If you'd like to go on a tour of the world without leaving your laptop, you're in luck. Google's new Wonders of the World project is a combination of Google Maps Street View, Google Earth 3D models, and some really great picture and data resources to create a really rich, educational global tour in a virtual environment. This isn't a tourist shopping spree. The content is educationally oriented, so this makes a great summer enrichment activity for kids.
The World Wonders project includes 132 historic sites in 18 different countries, including the United States. Google would like to expand this, so it make include even more sites and countries in the future. Some highlights include Stonehenge, where you can get a lot closer than they let tourists travel by foot these days, the ancient Kyoto temples, Pompeii, and other ancient sites. You can also seen natural wonders like Yosemite National Park, Yellowstone National Park, or Australia's Shark Bay.
Each site comes with extra goodies, from amazing Google Street View panoramas to photos submitted by tourists, to 3D models. There are also extensive informational entries on each site provided by UNESCO and Wikipedia.
To gather pictures for this project, Google has relied on a combination of licensed, user submitted, and Google-gathered content. Google Street View uses a car with a special 360 degree camera mounted to the top, but in some cases they resort to a tricycle with a camera mount or even an individual with a backpack mount. It all depends on the vehicle accessibility of the area.
Google Wonders of the World is set up to encourage exploration. You can browse by theme:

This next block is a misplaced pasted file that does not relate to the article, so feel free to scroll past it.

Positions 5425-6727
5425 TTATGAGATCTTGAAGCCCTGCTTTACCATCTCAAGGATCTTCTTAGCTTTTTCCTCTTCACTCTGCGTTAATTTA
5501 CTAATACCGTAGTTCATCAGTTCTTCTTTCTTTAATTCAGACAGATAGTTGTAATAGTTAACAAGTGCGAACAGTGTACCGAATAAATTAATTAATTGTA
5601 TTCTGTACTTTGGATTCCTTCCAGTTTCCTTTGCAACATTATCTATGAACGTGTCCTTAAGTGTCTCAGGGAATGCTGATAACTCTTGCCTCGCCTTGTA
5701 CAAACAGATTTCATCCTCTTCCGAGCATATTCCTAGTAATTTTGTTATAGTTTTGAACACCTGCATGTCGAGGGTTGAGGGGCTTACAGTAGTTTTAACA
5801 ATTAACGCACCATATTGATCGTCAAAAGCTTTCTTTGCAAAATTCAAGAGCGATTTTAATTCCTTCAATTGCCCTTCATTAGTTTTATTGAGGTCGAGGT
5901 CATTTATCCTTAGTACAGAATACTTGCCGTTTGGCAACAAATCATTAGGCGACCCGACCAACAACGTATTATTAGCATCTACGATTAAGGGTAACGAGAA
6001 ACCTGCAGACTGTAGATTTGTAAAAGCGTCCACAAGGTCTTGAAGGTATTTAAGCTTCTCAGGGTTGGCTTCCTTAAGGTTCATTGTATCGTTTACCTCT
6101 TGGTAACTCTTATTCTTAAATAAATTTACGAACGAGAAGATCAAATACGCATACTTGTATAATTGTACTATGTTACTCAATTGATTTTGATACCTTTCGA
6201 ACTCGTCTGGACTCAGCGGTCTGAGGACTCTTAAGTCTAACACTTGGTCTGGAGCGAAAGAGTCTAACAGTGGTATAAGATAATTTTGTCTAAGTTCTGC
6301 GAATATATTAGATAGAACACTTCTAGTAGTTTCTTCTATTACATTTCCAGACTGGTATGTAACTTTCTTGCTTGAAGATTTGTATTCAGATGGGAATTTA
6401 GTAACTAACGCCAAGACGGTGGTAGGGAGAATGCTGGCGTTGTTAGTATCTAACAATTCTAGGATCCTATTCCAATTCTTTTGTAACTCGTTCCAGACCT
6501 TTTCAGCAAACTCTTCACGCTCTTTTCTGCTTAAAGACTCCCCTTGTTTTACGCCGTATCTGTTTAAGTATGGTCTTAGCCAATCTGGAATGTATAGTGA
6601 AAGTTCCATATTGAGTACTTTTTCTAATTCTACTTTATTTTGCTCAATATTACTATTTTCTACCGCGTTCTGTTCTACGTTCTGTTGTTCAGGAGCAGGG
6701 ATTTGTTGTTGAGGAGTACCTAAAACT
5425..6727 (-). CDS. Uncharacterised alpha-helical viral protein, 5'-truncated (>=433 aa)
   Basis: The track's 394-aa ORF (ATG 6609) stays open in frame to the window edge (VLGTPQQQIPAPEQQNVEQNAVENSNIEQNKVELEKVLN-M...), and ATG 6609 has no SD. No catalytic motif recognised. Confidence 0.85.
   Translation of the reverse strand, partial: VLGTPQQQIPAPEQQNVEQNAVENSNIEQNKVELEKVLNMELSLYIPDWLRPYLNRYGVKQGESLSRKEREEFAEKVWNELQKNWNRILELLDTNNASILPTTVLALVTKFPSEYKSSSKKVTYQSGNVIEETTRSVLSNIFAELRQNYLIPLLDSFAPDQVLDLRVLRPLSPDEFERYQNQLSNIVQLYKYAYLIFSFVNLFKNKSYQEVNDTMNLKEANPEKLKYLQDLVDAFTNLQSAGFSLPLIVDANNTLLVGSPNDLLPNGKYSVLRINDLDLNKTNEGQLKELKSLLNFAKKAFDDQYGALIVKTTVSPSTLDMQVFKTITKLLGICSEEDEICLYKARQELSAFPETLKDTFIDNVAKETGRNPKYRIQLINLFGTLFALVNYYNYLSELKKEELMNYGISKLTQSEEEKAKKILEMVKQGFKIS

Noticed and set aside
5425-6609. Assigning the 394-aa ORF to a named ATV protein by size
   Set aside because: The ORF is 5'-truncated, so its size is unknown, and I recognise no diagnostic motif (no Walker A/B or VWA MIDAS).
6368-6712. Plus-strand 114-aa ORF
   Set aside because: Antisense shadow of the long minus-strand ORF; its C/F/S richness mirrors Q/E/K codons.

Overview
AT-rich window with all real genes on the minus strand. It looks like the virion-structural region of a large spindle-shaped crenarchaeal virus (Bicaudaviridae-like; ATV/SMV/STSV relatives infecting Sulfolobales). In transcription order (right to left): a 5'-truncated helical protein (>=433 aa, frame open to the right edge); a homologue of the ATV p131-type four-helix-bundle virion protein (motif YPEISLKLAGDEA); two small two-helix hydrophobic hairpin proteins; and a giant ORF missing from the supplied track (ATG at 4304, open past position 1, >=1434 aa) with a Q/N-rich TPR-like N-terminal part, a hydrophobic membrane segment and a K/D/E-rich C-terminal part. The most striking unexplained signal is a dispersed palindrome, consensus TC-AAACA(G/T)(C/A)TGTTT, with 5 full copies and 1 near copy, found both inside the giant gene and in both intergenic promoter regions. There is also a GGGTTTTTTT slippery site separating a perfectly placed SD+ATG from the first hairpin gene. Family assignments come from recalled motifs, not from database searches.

- Archaeological Sites
- Cities and Towns
- Historic Sites
- Monuments and Memorials
- Palaces and Castles
- Parks and Gardens
- Places of Worship
- Regions and Landscapes
- Wonders of Nature
Or you can find sites by country location.
Google is partnering with several organizations to provide this site, including UNESCO and the World Monuments Fund. While Google claims that this aligns with their goal of organizing the world's information and making it more useful, it also aligns with their goal of softening some of the harsh criticism Google Street View has seen over the years. Street view is very useful for anyone trying to find directions and navigating by landmark, but it has been a lightening rod for criticism over privacy concerns. Preserving historical landmarks and providing educational content is an incredible way to make Street View useful, and it plays into Google's desire for expanded mapping of public places.
Think of how much more amazing this tour would be through the lens of augmented reality glasses.
Google Wonders of the World uses a variety of Google products in an interesting mashup. The primary products are Google Maps Street View, Google Earth, Panaramio, SketchUp, and YouTube.
Google Maps and Google Maps Street View use primarily Google-created content. Google sends out Street View cars for data capture and owns its own satellite for data capture. Panaramio relies on user-submitted content, and SketchUp and YouTube use a combination of user-submitted and Google produced content.
Google Wonders of the World is not only a technology showcase. It's also an educational project. It's part of the Google Culture Institute, geared toward preserving culture online. Google has provided lesson plans for various history and geography topics for each site in both primary and secondary education.
The educational planning guides seem currently geared toward students in the United States, but that may change as time goes on.